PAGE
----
A WIDELY criticised American-style casino will not be part of Metropolis, a multi-use development planned for the outskirts of Bratislava, as its investor, TriGranit, has cut it from the plans of the project’s first phase.
The government meanwhile granted the first phase of the Metropolis project the status of a so-called important investment at its January 15 session. It expects the project to have a supra-regional character and to significantly increase the number of tourists in Bratislava. Had TriGranit proceeded with building the casino, the entire project would have been rendered invalid, Transport Minister Ján Počiatek stressed.
“At the moment the casino is not [a reality],” said Gábor Zászlós, the chair of TriGranit’s board of directors, as quoted by the Sme daily, when presenting a new version of the first phase of construction.
He could not say definitively, however, that a casino will never be included in the development, as another company could step in and build one, as reported by Sme.
TriGranit will build Metropolis through its subsidiary company, Hervex. During this phase of the project it plans to invest a total of €223 million and create about 330 new jobs by the end of 2018. It will build a new aquapark, a congress centre, a hotel, a multifunctional hall with capacity of 12,000 people and a shopping centre. The company expects the tax yields from the complex to reach about €10 million per year, the SITA newswire reported.
In further phases, the complex should transform into a big entertainment park similar to those in the US and other European countries, Zászlós said, as reported by Sme.
The company will invest altogether €1.5 billion and create 9,000 jobs. The complex will stand on a 30-hectare plot between Petržalka and Jarovce, south of Bratislava, at a junction of highways linking Hungary, the Czech Republic and Austria.
The project raised concern and opposition among a group of citizens as well as politicians, particularly those from the Christian Democratic Movement (KDH). They expressed fears that the casino would attract more crime and prostitution to the country and increase the problem of gambling addiction. A petition containing the signatures of 125,640 people who oppose Metropolis was submitted to parliament in September 2010.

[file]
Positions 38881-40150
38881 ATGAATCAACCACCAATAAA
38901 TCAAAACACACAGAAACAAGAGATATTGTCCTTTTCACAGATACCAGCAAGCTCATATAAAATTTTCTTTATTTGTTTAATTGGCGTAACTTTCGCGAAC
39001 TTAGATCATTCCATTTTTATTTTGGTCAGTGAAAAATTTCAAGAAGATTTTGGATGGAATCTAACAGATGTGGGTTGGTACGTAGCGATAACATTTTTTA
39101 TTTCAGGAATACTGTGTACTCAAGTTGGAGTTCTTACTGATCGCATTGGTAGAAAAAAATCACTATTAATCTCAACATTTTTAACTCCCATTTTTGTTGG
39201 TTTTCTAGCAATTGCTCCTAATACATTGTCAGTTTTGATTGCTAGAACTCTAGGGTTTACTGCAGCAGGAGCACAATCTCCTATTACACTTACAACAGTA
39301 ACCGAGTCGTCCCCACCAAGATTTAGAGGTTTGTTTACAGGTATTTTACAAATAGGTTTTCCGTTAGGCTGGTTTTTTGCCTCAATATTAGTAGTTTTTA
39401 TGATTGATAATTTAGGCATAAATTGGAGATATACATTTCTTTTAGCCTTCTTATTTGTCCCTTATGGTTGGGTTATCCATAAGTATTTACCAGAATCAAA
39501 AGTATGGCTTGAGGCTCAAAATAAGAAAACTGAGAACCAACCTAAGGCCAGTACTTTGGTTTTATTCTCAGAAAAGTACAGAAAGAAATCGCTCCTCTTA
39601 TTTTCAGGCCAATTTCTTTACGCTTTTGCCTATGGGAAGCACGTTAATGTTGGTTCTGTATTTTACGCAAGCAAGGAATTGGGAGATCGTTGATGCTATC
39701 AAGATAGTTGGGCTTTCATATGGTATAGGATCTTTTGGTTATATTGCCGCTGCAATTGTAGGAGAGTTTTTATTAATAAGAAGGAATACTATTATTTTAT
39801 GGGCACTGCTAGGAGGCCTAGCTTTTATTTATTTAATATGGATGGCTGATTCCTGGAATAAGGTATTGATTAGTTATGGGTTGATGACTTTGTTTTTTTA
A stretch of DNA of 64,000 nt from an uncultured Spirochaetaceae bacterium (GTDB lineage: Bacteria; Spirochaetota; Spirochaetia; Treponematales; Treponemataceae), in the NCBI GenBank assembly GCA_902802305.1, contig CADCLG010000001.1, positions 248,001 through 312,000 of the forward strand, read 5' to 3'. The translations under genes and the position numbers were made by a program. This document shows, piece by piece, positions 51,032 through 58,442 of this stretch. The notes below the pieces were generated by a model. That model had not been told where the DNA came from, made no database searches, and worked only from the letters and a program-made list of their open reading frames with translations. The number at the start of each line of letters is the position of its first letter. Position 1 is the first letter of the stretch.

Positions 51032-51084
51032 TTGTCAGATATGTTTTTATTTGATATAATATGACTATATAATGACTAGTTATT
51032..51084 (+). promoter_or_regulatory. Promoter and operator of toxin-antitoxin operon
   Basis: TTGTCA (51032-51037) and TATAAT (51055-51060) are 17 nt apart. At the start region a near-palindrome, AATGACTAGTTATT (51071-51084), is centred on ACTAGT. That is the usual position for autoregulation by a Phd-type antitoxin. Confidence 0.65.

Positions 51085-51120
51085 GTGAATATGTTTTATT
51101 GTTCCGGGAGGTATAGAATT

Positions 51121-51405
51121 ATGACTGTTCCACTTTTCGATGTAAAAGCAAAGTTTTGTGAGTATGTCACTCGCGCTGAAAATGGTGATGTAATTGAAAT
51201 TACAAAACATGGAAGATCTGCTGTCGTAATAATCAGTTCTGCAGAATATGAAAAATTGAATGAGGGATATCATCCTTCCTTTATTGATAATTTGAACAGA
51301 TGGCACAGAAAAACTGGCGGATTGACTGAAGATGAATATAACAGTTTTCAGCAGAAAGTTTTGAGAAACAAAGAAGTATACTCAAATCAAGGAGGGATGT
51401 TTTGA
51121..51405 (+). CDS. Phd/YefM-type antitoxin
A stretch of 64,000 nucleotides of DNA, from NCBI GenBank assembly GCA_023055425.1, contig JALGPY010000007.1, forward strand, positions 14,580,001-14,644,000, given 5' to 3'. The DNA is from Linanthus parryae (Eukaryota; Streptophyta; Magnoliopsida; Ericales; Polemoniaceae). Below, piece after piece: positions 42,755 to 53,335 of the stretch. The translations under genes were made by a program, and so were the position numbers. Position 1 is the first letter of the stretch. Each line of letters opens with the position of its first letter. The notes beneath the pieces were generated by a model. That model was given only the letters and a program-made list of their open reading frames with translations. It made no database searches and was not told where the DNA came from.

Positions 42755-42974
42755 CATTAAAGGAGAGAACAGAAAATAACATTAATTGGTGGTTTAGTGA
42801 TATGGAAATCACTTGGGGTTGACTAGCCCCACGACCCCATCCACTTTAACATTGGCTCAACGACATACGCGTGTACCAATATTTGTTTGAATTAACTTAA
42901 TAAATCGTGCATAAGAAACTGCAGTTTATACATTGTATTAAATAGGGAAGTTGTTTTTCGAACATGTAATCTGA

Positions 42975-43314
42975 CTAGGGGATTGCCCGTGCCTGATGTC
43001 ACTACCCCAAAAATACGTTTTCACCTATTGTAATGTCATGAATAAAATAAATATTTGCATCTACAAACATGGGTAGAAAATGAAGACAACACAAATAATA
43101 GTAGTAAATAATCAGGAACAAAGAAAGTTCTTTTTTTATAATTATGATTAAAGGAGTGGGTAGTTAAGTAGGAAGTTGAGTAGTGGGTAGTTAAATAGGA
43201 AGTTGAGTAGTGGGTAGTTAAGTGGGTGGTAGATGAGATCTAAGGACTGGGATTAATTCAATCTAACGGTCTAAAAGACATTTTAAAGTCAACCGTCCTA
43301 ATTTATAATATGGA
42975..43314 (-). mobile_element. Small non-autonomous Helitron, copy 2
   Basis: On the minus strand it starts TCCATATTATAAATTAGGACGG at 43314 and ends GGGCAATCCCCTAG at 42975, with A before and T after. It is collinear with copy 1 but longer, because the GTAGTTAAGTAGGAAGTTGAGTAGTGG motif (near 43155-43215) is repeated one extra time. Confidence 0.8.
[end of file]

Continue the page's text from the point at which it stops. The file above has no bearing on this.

Affected parties support first phase
When a project obtains the status of an important investment, the state administration, and not the municipality, arranges all of the land and construction permit proceedings. The state offices, however, must observe the land use plan approved by the municipalities. Zászlós said they will not try to circumvent the municipality when implementing the first phase of the project and they will observe the land use plans, Sme wrote.
Moreover, Bratislava Mayor Milan Ftáčnik said after the January 15 government session that the first phase respects the land use plan and that the municipality still has the right to decide how its territory will be used. The new congress centre and aquapark might help “develop tourism, as well as use the space that Bratislava and its wide surroundings offer”, the mayor added, as reported by SITA. On the other hand, he still views the project as a sensitive topic, especially because of the previous criticism of the casino, the TASR newswire wrote.
Jarovce’s mayor, Pavel Škodler, believes that the project will benefit the area, especially without the casino.
“On one hand it will make our city district, as well as Bratislava, more visible, there will be new jobs and it will also contribute to property taxes,” Škodler said, as quoted by TASR.
Škodler does not fear the speculation that the investor will eventually try to build a casino later. As he said, it would require the consent of the local councillors and representatives of Jarovce and Bratislava to change the land use plan, as the current version does not include a casino, as reported by TASR. The councillors already rejected the casino in the past.
Zászlós said that the government’s recent decision over the development confirms that important investments that support economic growth and job creation can exist outside the spheres of industry and automotive manufacturing. The Metropolis project will also contribute to the recovery of Slovakia’s economy, he added, as reported by SITA.
With press reports
20. Jan 2014 at 0:00 | Radka Minarechová